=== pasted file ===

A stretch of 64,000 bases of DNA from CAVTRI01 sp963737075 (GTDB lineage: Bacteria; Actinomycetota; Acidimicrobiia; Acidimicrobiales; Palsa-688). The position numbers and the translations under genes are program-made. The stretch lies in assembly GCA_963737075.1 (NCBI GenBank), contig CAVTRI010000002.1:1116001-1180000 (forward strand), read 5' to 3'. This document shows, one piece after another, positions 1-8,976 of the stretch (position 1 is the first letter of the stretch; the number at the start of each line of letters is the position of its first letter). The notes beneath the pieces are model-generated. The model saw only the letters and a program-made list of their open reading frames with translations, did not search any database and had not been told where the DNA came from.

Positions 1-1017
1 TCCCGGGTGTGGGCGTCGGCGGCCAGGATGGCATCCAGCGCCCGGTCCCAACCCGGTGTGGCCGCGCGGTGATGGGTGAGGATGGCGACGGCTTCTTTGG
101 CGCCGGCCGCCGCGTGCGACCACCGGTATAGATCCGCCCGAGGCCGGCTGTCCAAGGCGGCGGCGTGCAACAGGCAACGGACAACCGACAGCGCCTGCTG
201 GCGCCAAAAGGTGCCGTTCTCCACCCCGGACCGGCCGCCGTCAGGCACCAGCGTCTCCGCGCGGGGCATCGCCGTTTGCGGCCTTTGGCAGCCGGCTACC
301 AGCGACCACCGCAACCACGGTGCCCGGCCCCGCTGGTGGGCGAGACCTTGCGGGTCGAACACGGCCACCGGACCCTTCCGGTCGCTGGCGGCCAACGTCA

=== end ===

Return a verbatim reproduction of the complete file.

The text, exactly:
A stretch of 64,000 bases of DNA from CAVTRI01 sp963737075 (GTDB lineage: Bacteria; Actinomycetota; Acidimicrobiia; Acidimicrobiales; Palsa-688). The position numbers and the translations under genes are program-made. The stretch lies in assembly GCA_963737075.1 (NCBI GenBank), contig CAVTRI010000002.1:1116001-1180000 (forward strand), read 5' to 3'. This document shows, one piece after another, positions 1-8,976 of the stretch (position 1 is the first letter of the stretch; the number at the start of each line of letters is the position of its first letter). The notes beneath the pieces are model-generated. The model saw only the letters and a program-made list of their open reading frames with translations, did not search any database and had not been told where the DNA came from.

Positions 1-1017
1 TCCCGGGTGTGGGCGTCGGCGGCCAGGATGGCATCCAGCGCCCGGTCCCAACCCGGTGTGGCCGCGCGGTGATGGGTGAGGATGGCGACGGCTTCTTTGG
101 CGCCGGCCGCCGCGTGCGACCACCGGTATAGATCCGCCCGAGGCCGGCTGTCCAAGGCGGCGGCGTGCAACAGGCAACGGACAACCGACAGCGCCTGCTG
201 GCGCCAAAAGGTGCCGTTCTCCACCCCGGACCGGCCGCCGTCAGGCACCAGCGTCTCCGCGCGGGGCATCGCCGTTTGCGGCCTTTGGCAGCCGGCTACC
301 AGCGACCACCGCAACCACGGTGCCCGGCCCCGCTGGTGGGCGAGACCTTGCGGGTCGAACACGGCCACCGGACCCTTCCGGTCGCTGGCGGCCAACGTCA